Firstly and most obviously, the EU publishes classic promotional material, such as booklets, advert sand films, all under the guise of providing ‘information’. Examples include the publication “How the European Union works”, which describes why the EU is “a remarkable success story,” or the pamphlet “Better off in Europe” which says the EU “is delivering a better life for everyone” and describes the single market as “a winning formula although the ongong economic crisis shows the eurozone to be splitting.

Think Tank eurofacts Nov. 14, 2008: EU in 50 Years: Socialist and poor - a
kind of East Germany
- in which relative economic decline can be taken for granted.
MEP Nigel Farage does not think the EU-flagship, the euro, will survive the next 10 years.
Ireland is balancing on the verge of state bankruptcy. Should it come that far international trust in the euro will receive a so serious blow that Spain, Italy and Greece can be dragged into the fall ,«  David McWilliams, former director of the UBS and the Irish Central Bank recently told Irish Radio.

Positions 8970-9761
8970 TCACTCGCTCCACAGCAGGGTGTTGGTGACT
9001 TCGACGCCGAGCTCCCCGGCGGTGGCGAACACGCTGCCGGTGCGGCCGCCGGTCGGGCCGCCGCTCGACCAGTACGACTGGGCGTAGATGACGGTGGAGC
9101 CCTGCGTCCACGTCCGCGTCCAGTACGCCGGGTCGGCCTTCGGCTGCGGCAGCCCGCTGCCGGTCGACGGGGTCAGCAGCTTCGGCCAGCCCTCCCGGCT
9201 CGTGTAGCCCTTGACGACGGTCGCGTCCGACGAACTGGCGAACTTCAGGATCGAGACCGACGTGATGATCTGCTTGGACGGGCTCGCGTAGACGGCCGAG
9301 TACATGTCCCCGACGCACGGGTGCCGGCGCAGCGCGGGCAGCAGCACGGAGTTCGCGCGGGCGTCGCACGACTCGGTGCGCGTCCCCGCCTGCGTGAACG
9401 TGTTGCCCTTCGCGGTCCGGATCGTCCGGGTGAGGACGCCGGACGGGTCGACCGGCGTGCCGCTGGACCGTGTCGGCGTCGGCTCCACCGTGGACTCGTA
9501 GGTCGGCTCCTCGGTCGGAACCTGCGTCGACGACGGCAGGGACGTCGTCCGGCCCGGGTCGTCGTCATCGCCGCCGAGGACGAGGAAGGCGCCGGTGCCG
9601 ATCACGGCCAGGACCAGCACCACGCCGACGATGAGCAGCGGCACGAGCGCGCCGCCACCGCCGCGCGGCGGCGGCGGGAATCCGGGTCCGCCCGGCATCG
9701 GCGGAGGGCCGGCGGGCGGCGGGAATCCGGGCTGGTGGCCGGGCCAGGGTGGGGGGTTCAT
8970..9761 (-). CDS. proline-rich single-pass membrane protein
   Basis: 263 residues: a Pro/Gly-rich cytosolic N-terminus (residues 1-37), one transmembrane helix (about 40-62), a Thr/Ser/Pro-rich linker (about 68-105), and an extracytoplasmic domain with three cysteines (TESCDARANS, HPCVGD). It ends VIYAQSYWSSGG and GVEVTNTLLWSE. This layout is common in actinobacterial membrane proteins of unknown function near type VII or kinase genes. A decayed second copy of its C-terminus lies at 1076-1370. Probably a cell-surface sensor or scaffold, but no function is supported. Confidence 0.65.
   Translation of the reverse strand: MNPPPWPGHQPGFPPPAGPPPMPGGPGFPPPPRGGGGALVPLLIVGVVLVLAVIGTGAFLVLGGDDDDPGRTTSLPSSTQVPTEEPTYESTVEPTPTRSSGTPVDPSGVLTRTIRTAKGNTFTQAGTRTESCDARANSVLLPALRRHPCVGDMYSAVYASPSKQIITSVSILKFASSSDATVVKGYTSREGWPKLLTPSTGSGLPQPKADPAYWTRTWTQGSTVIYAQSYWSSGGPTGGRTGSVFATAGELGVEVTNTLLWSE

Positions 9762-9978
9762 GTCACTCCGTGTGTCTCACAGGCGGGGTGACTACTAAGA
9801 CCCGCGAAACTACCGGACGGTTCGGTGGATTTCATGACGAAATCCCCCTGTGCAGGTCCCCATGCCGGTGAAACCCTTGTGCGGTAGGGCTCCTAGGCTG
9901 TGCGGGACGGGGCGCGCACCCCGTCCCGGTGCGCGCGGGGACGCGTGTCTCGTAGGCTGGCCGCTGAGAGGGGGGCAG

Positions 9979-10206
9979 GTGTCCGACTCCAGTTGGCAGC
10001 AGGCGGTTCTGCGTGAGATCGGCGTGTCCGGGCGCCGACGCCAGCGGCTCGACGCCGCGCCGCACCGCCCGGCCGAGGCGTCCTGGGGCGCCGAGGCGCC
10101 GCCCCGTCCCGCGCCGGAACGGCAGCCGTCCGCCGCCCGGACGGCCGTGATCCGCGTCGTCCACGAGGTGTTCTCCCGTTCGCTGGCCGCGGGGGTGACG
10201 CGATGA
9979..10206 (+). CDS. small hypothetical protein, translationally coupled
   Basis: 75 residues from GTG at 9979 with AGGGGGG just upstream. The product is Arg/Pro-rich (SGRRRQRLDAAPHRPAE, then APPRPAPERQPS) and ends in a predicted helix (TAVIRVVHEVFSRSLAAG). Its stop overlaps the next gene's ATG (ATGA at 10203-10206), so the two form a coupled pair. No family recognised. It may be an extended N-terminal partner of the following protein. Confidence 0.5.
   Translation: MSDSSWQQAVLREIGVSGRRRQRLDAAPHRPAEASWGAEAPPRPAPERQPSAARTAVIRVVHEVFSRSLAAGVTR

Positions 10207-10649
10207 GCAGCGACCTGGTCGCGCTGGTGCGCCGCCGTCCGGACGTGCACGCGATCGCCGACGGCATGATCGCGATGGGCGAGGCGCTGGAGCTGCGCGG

” Another is the ‘EUtube’ film and website: “Europe and You in 2007 – a snapshot of EU. achievements” Here is an  EU-video  showing how the EU makes our youngsters happy – because we let them down! Note the final picture: Parity with 2 Europeans and 2 coloured persons.
It has its own polling arm – Eurobarometer which it uses to manipulate public opinion, and even its own broadcast channels, and means for influencing the internet and the wider media, such as training and prizes for journalists.

The Commission has even used its various ‘information’ tools to help support pro-integration campaigns in national referendums on EU issues, as was seen in the recent Lisbon Treaty campaign in Ireland. As well as the Commission President visiting Ireland to urge a ‘yes’ vote ahead of the vote, after the referendum, the Commission leaked briefings to the press on two occasions – firstly to wrongly suggest that 40 percent of people had voted ‘no’ out of ignorance.